Reflections on the role of the Anglican Use Society

As I reported earlier today, the Anglican Use Society (AUS) – based in the USA – is in the process of regrouping and redefining its mission. A glance at the AUS website will make it clear just how necessary this is if the Society is to continue and prosper.

The “old” AUS saw its principal purposes as supporting the liturgical use of the “Book of Divine Worship”, both communally and as an individual prayer resource, and encouraging and facilitating the reception of groups of Anglicans into full communion with the Catholic Church by the formation of local Anglican Use Societies. This was supplemented by profound spiritual and theological reflection on the nature of the Anglican Patrimony and its incorporation into the Catholic Church, specifically by the means of the AUS journal “Anglican Embers”.

Roman Catholics were admitted to full membership and other baptised Christians to associate membership.

With the advent of the Ordinariate and the gradual development of the Ordinariate Use liturgy “Divine Worship” several of these functions have become superfluous or need revising.

The ecclesiological role of the AUS (exploration, church planting, group building) has naturally been taken over by the Ordinariates themselves. The drafting, implementation and further development of the liturgy are the responsibility of the relevant dicasteries in Rome, the “Anglicanae traditiones” commission and the Ordinariates. It is also a question as to whether the encouragement of the use of “Anglican Use” liturgical resources also for individual or group prayer does not fall within the province of the Ordinariates, c.f. the encouragement by the Ordinariate in Australia of the formation of Sodalities of Our Lady of the Southern Cross as well as official and unofficial spiritual initiatives elsewhere (such as the current Called to be Holy Novena and the Ordinariate Expats cycle of Prayer, to name just two).

Thoughtful reflection on the nature and role of the Anglican Use and Anglican Patrimony is, however, an area where there is a very obvious need and to which the AUS could profitably direct its main focus.

Although I claim no specific expertise and possess no academic experience beyond theological studies for the priesthood, I have been reflecting for some time on a possible redefinition of the role of the Anglican Use Society, expecially since I was consulted at the beginning of the restructuring phase some six months ago. Since then I have myself spoken with several other people in the UK Ordinariate and Ordinariate Expats, and through them with a wider circle, and have made a number of suggestions to AUS board members, which I should like to share with you here.

  • The “new” Anglican Use Society could profitably become first and foremost a trans-national, movement-wide forum and advisory group (I have often used the term “think tank”), whose function would be primarily on an academic, theological level. In essence this would involve the study and identification of the Anglican Patrimony, the gift which the Anglican Use and now specifically the Ordinariates bring to the Church as a treasure to be shared. And this would lead logically to practical questions of implementation of this Anglican Patrimony (in the areas of liturgy, ecclesiology, pastoral theology, spirituality, etc.) and the role of the Anglican Use movement in the New Evangelisation and in ecumenism.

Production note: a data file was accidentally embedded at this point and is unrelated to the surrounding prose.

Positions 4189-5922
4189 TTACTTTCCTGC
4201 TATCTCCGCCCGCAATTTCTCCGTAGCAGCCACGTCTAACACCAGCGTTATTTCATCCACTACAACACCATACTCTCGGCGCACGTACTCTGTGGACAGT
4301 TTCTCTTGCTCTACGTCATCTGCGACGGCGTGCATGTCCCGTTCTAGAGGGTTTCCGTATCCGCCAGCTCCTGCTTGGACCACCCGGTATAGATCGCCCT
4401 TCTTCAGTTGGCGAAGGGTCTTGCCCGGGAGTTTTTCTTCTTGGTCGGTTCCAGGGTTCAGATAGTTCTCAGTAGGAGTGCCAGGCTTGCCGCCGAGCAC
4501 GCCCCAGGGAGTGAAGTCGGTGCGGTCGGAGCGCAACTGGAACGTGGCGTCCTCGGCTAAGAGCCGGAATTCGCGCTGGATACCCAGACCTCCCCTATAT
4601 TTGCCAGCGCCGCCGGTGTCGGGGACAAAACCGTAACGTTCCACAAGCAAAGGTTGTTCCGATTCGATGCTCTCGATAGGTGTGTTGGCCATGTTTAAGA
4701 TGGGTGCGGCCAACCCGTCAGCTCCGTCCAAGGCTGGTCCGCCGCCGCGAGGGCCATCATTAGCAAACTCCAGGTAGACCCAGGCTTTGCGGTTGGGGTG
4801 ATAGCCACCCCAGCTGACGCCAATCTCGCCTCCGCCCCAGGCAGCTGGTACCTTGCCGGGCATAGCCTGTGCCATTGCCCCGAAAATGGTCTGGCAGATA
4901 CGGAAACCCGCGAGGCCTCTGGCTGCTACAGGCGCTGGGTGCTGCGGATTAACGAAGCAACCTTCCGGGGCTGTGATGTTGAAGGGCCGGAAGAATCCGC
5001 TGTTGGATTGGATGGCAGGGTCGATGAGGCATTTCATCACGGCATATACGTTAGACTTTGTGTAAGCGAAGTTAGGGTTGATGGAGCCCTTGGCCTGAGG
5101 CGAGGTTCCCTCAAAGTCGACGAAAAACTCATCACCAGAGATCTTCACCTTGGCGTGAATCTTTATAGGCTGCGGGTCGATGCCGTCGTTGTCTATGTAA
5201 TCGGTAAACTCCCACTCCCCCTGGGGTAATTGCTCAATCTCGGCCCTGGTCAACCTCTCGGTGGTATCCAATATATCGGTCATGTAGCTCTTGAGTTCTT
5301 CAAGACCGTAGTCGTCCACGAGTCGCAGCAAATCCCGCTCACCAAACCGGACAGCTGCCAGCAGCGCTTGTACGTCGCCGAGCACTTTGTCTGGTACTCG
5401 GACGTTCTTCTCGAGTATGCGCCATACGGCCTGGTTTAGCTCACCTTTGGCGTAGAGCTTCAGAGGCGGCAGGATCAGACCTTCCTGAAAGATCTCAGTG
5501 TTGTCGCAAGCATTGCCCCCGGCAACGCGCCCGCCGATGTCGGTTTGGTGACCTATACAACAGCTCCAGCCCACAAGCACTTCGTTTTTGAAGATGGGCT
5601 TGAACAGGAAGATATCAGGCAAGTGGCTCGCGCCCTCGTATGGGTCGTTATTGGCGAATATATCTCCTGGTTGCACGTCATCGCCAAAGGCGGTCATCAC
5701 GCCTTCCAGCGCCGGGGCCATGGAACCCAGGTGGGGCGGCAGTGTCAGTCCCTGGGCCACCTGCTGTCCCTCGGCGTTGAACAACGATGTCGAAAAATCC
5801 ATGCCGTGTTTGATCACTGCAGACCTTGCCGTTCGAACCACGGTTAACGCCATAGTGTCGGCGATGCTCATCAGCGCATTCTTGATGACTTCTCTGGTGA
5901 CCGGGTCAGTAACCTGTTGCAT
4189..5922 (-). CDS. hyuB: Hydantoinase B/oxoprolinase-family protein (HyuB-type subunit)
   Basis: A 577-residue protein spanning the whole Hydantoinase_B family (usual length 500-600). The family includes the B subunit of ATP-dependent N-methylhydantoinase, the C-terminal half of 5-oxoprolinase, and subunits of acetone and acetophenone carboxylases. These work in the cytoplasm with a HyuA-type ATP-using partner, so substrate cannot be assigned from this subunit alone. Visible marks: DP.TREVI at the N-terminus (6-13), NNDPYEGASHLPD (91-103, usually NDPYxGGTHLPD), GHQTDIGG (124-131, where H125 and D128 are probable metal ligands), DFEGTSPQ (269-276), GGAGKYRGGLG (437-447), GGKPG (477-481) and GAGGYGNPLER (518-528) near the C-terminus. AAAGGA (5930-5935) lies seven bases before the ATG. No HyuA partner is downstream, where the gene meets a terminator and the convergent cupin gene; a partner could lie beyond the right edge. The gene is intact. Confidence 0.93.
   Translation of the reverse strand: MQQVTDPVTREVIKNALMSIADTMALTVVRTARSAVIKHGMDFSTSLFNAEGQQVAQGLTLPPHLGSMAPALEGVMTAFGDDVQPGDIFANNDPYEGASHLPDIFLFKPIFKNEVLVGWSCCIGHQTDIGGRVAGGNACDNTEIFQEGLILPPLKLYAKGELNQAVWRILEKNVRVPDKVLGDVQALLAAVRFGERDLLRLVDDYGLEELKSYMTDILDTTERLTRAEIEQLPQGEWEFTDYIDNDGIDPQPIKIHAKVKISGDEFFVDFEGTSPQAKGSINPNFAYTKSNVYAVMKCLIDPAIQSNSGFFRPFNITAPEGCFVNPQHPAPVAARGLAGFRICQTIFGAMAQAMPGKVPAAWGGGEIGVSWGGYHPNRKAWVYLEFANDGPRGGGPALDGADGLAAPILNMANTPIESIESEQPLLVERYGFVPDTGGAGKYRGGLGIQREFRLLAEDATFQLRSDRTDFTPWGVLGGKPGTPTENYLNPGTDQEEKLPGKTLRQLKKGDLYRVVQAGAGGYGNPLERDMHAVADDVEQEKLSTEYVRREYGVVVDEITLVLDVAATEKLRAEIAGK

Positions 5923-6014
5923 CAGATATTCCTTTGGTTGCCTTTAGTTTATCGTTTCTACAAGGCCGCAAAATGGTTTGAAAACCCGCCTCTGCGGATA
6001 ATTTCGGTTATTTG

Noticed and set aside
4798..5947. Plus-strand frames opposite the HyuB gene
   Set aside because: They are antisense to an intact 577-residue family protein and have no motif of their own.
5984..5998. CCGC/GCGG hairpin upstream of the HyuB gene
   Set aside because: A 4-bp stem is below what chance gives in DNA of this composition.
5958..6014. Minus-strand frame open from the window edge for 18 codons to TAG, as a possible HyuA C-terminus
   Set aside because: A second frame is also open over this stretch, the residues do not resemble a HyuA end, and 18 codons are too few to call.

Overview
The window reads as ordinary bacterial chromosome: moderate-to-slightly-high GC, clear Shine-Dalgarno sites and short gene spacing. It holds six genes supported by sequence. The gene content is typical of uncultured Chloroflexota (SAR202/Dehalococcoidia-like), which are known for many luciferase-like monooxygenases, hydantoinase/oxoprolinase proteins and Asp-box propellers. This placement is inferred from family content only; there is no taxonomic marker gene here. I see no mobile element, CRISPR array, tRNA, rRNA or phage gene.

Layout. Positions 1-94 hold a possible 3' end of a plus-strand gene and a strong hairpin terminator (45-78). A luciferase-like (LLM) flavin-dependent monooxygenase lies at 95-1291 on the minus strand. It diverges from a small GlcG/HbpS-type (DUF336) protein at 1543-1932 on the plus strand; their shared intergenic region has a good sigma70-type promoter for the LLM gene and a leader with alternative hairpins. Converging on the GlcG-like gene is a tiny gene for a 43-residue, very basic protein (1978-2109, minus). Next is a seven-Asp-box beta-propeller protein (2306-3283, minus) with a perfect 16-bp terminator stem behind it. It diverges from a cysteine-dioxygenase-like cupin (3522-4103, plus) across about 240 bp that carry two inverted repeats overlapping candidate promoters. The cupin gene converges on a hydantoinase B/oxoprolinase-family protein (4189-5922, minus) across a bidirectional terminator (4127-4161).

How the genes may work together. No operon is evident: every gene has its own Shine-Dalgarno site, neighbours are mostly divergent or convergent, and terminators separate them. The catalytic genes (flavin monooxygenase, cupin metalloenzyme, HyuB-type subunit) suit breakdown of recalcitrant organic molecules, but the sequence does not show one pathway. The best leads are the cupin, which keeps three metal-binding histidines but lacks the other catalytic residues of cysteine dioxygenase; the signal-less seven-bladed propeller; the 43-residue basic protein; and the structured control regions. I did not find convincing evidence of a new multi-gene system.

• The AUS would encourage research in these fields, working together with academia, would hold conferences and seminars, establish working parties and above all publish journals and tracts on these subjects. It would be important to try to win the support of those priests and others who have already carried out academic study of this kind and written significant theses, many of whom are already friends or priests affiliate of the Ordinariate.
  • This work could be very important for the development of the curriculum for the formation of Ordinariate priests in Anglican Patrimony, as specifically foreseen by the Apostolic Constitution Anglicanorum Coetibus. I can even see individual AUS members being involved with these formation programmes, maybe as guest lecturers. Additionally, the new AUS board has already decided to take on a fund-raising role to support the formation of future Ordinariate clergy.
  • Wherever this is feasible, the AUS should try to cooperate with open-minded and willing friends from the Anglican churches, not least in order to ensure the authenticity of our definition of the Anglican patrimony.
  • There is also a creative role which the AUS has fulfilled in the past (for example, the compilation by C. David Burt of the Anglican Use Gradual) and which could profitably be continued and expanded on. A revision of the Gradual will be necessary following the completion of the Divine Worship Missal. Musicians could be encouraged to compose new settings for the Ordinariate Use Mass, anthems for Evensong, etc.. Artists, poets, spiritual writers should also be encouraged and perhaps sponsored where possible.
  • There is also a movement-wide communications role which the AUS has carried out in the past in the form of Steve Cavanaugh’s blog “The Anglican Use of the Roman Rite”. There is a need for an international news blog (combining Steve’s blog and elements of our Ordinariate Expats News blog, perhaps along the lines of the former “Anglo-Catholic” blog with its pool of contributing authors). An internet discussion forum of some kind (maybe a facebook group) for internal exchange would also facilitate the exchange of ideas between the members of the Ordinariate movement.
  • The Anglican Use Society should be very closely linked to the Ordinariates (who should be informed and consulted on all important matters) but I believe it should retain a certain academic and organisational independence. Its role vis-à-vis the Ordinariates would thus be of an advisory nature, and its results and conclusions would not commit the Ordinariates in any way.

Who might one try to win as members of the AUS?

  • Ordinariate and Pastoral Provision clergy, religious and lay people
  • other Catholics outside the Anglican Use structures, among whom there might be: former Anglicans; cradle Catholics with an interest in the movement; former members (incl. clergy) of other Christian churches; members of Eastern-rite Catholic Churches
  • Anglo-Catholics and other Anglicans